Aside from the intrinsic qualities, adaptability was key. I had to learn from books, read articles, subscribe to job alerts and newsletters, and upgrade my skills with diplomas and tests to land a wonderful job in 5 months. If you’re not landing jobs and you’re doing the same thing each time, change your approach.

#Your Turn!

What have you done (differently) to get a new job since leaving Japan?

What tips would you give to job hunters post-Japan?

10 Things to Learn After Living in Japan for 5 Years

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10 Things to Learn after Living in Japan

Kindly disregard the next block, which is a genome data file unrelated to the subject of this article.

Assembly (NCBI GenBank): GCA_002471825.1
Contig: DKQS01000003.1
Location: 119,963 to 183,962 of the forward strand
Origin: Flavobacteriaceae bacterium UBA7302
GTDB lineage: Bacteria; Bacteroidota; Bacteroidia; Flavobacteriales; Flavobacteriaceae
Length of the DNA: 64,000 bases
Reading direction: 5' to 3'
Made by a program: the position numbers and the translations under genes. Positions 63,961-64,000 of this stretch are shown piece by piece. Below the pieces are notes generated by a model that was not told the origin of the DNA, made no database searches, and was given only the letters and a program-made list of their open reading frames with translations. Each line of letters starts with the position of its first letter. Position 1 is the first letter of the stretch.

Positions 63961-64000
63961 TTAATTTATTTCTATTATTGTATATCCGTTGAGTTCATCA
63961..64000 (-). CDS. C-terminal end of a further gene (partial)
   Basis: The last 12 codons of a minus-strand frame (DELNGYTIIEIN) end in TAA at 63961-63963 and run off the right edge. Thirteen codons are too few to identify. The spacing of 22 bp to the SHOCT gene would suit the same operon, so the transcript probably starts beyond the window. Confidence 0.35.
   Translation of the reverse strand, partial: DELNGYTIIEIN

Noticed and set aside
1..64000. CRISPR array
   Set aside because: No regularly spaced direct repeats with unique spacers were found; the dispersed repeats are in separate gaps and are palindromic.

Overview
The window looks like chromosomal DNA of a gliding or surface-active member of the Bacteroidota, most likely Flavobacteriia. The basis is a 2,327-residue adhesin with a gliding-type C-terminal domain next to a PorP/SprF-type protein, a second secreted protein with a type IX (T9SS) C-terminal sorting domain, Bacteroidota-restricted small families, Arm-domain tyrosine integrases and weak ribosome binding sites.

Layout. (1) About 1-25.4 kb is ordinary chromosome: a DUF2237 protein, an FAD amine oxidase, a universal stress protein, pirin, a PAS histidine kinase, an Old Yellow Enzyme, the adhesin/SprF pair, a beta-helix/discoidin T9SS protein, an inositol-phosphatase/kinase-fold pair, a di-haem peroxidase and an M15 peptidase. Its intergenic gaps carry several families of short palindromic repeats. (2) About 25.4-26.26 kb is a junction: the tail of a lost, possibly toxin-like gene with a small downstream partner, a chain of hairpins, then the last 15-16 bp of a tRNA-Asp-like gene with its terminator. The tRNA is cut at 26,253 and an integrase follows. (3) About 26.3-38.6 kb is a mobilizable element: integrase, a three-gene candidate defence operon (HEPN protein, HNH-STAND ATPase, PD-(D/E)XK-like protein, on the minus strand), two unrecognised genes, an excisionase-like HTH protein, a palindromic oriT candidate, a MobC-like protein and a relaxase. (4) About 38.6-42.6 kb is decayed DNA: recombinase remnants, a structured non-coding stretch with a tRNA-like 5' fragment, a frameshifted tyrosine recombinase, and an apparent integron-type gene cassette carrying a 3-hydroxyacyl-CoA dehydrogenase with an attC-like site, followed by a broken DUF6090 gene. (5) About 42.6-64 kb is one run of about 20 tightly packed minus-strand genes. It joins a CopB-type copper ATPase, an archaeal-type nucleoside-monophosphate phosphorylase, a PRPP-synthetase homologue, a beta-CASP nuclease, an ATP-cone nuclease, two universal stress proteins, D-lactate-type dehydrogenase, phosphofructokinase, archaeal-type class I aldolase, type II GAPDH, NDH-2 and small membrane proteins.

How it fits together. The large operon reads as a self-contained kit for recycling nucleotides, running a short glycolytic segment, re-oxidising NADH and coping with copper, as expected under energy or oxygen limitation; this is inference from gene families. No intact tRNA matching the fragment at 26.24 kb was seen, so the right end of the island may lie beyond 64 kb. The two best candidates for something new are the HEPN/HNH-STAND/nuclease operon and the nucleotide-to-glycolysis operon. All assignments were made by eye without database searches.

It’s easy to learn a little bit about a foreign country in a year. In 5 years, any foreign resident will discover the ins and outs of their new home country. For me, I’ve learned about Japanese people, culture, and lifestyles that most foreigners won’t see in a year or two of residence.

10. You’ll be thoroughly surprised by the lack of technology Japan uses on a daily basis. The image of Japan usually includes robots on the streets, high-end luxury cars with races on straightaways, and girls in school uniforms carrying swords in their bags. Um, no, that’s a stereotype. In actuality, Japan maintains close ties with tradition–meaning that some of Japanese technology is lacking. When I wanted a copier to number my pages, my co-worker said, “Sorry. Here are these stamps.” As I sat stamping each page with what I thought were obsolete number stamps, I asked myself if all copiers in teaching places were like this. They were, and I learned to number the pages on my computer first. (I used the same copiers in business offices with the same functions in the States.)